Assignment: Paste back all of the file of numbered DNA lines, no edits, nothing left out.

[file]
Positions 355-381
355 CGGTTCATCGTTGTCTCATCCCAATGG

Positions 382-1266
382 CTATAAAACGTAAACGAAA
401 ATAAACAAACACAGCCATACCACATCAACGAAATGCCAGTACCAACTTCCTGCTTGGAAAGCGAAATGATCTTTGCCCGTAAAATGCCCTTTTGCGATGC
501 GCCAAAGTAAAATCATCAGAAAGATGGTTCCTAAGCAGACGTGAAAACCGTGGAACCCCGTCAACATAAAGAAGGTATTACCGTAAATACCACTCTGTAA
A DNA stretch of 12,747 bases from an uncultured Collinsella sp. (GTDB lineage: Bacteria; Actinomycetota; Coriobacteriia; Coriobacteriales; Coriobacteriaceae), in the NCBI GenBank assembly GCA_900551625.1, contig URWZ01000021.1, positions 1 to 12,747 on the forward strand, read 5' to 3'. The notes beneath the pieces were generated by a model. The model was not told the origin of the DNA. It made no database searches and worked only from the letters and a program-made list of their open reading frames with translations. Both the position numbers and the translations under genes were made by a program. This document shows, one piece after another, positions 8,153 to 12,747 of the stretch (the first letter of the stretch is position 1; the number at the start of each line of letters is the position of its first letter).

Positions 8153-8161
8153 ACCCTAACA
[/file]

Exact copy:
Positions 355-381
355 CGGTTCATCGTTGTCTCATCCCAATGG

Positions 382-1266
382 CTATAAAACGTAAACGAAA
401 ATAAACAAACACAGCCATACCACATCAACGAAATGCCAGTACCAACTTCCTGCTTGGAAAGCGAAATGATCTTTGCCCGTAAAATGCCCTTTTGCGATGC
501 GCCAAAGTAAAATCATCAGAAAGATGGTTCCTAAGCAGACGTGAAAACCGTGGAACCCCGTCAACATAAAGAAGGTATTACCGTAAATACCACTCTGTAA
A DNA stretch of 12,747 bases from an uncultured Collinsella sp. (GTDB lineage: Bacteria; Actinomycetota; Coriobacteriia; Coriobacteriales; Coriobacteriaceae), in the NCBI GenBank assembly GCA_900551625.1, contig URWZ01000021.1, positions 1 to 12,747 on the forward strand, read 5' to 3'. The notes beneath the pieces were generated by a model. The model was not told the origin of the DNA. It made no database searches and worked only from the letters and a program-made list of their open reading frames with translations. Both the position numbers and the translations under genes were made by a program. This document shows, one piece after another, positions 8,153 to 12,747 of the stretch (the first letter of the stretch is position 1; the number at the start of each line of letters is the position of its first letter).

Positions 8153-8161
8153 ACCCTAACA